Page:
Unlike district courts, which generally only have jurisdiction over disputes in their geographic district, the CFC has jurisdiction over disputes wherever they occur in the country. To accommodate litigants, judges on the court may hold trials at local courthouses near where the disputes arise.[9]

All trials at the court are bench trials, without juries. Because the court only hears cases against the Government, the United States is always the defendant in cases before the CFC.

The court receives a variety of claims against the government, including breach of contract claims, illegal exaction claims, takings claims under the 5th Amendment, claims involving military pay, claims for patent and copyright infringement against the government, federal tax refund claims, and protests regarding contract bidding procedures. According to the Court, tax refund suits make up a quarter of the claims brought before it, although the court exercise concurrent jurisdiction with United States district courts in this area.

Orders and judgments from the court are appealed to the United States Court of Appeals for the Federal Circuit, which resides in the same building as the CFC.

Congressional references[edit]

The court also may hear congressional reference cases, which are cases referred to the court by either house of Congress. The judge serving as hearing officer renders a report as to the case's merits, which is reviewed by a panel of judges formed for that purpose. The report is forwarded back to the chamber of Congress requesting it.[10]

Judges[edit]

Current judges[edit]

As of November 1, 2013 [11]

Judge Appointed Chief Appointed by
Patricia E. Campbell-Smith 2013 2013–Present[12] Obama (as judge and Chief Judge)
Marian Blank Horn 1986
2003
—— Reagan
G.W. Bush
Lawrence J. Block 2002 —— G.W. Bush
Susan G. Braden 2003 —— G.W. Bush
Charles F. Lettow 2003 —— G.W. Bush
Mary Ellen Coster Williams 2003 —— G.W. Bush
Victor J. Wolski 2003 —— G.W. Bush
Margaret M. Sweeney 2005 —— G.W. Bush
Thomas C. Wheeler 2005 —— G.W. Bush
Elaine D. Kaplan 2013 —— Obama
Vacant 2014–Present —— ——
Vacant 2014–Present —— ——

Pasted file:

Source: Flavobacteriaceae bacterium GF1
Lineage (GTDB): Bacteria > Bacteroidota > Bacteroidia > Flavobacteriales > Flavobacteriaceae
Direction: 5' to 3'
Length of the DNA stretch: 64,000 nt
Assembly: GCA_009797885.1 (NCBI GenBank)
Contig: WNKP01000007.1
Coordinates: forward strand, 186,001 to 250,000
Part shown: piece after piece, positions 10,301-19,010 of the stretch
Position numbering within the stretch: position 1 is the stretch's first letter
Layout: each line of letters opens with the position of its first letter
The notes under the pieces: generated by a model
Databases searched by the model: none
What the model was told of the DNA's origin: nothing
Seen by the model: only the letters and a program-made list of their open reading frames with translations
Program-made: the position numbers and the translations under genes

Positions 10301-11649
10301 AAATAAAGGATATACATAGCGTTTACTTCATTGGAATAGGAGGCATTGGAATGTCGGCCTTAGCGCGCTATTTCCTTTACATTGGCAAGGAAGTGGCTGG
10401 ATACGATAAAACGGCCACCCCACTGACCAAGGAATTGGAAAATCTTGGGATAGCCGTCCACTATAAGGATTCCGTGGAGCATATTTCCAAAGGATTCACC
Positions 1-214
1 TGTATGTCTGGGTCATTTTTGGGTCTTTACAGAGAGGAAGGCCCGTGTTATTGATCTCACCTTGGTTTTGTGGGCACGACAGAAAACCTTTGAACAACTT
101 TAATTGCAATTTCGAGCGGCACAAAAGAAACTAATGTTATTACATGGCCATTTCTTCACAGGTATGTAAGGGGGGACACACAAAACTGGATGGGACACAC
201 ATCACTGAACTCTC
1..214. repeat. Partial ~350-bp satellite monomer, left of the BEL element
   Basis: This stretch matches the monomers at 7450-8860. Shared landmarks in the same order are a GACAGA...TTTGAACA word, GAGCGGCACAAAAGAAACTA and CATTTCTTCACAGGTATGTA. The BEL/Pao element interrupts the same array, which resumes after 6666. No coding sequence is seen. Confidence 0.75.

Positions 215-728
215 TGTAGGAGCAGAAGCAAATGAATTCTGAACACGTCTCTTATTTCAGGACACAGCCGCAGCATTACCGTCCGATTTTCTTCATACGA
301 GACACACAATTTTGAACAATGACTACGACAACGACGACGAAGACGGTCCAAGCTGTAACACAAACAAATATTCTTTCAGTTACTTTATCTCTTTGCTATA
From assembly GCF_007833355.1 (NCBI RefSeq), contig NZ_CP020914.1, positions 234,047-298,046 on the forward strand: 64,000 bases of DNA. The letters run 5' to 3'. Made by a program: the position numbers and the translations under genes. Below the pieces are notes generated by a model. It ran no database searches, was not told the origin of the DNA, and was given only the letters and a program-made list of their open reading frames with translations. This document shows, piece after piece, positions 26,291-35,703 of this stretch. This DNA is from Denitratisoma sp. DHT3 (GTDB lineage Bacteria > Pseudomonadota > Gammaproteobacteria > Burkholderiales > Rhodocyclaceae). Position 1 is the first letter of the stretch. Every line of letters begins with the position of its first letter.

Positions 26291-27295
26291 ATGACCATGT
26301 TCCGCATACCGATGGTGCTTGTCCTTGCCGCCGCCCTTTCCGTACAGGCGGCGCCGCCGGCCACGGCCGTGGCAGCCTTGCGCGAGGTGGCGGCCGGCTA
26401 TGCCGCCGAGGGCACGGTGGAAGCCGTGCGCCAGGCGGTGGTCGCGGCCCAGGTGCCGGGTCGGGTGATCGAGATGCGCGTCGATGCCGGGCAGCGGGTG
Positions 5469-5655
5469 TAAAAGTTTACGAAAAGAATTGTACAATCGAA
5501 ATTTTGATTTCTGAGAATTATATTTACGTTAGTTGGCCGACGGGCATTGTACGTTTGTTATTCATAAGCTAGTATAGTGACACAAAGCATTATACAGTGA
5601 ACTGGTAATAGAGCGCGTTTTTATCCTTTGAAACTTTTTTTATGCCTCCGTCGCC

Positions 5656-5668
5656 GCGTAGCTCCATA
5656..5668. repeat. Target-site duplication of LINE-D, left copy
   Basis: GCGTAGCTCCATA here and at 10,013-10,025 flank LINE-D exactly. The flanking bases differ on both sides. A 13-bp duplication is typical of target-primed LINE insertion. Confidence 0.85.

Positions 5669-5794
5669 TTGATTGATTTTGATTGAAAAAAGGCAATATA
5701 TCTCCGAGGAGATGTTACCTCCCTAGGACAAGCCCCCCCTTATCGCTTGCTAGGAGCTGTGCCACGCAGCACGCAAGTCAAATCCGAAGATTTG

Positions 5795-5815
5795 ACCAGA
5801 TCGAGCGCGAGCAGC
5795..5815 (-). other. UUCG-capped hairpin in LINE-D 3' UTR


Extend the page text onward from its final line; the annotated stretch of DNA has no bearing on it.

Vacant 2014–Present —— ——
Vacant 2014–Present —— ——
Vacant 2014–Present —— ——
Vacant 2014–Present —— ——

Vacancies and pending nominations[edit]

Seat last held by Vacancy reason Date of vacancy Nominee Date of nomination
Lynn J. Bush Senior Status October 21, 2013 Thomas L. Halkowski April 10, 2014
Francis M. Allegra Retirement October 21, 2013 Lydia Kay Griggsby April 10, 2014
Emily C. Hewitt Retirement October 21, 2013 Patricia M. McCarthy May 21, 2014
Edward J. Damich Retirement October 21, 2013 Armando Omar Bonilla May 21, 2014
Nancy B. Firestone Senior Status October 21, 2013 Nancy B. Firestone (reappointment) April 10, 2014
George W. Miller Retirement  ???? Jeri Kaylene Somers May 21, 2014

Senior judges[edit]

Past judges[edit]

See also[edit]

References[edit]

  1. ^ 28 U.S.C. § 172
  2. ^ 28 U.S.C. § 171
  3. ^ 28 U.S.C. § 176(a)
  4. ^ (§105, §165 & §167, Federal Courts Improvement Act of 1982, P.L. 97-164, 96 Stat. 25, 50).
  5. ^ 42 U.S.C. § 300aa-12
  6. ^ Court History Brochure
  7. ^ Gregory C. Sisk, Michael F. Noone, Litigation with the Federal Government (2006), p. 246: "Even today, the traditional money claim under the Tucker Act remains the grist for the Court of Federal Claims mill. The Court of Federal Claims does not have general authority to grant equitable remedies, such as injunctions or specific performance in contract".
  8. ^ 28 U.S.C. § 2501
  9. ^ 28 USC § 2505: "Any judge of the United States Court of Federal Claims may sit at any place within the United States to take evidence and enter judgment".
  10. ^ 28 U.S.C. § 1492, 28 U.S.C. § 2509
  11. ^ "Judges - Biographies". US Court of Federal Claims. Retrieved 13 January 2014. 
  12. ^ "President Obama Designates Judge Patricia E. Campbell-Smith to Serve as Chief Judge of the U.S. Court of Federal Claims". The White House. Office of the Press Secretary. Retrieved 13 January 2014. 

Bibliography[edit]

  • The United States Court of Federal Claims handbook and procedures manual by David B. Stinson. 2nd ed. Washington, D.C.: Bar Association of the District of Columbia, 2003.
  • The United States Court of Federal Claims : a deskbook for practitioners by United States Court of Federal Claims Bar Association. 4th ed. Washington, D.C.: The Bar Association, 1998.

Further reading[edit]

External links[edit]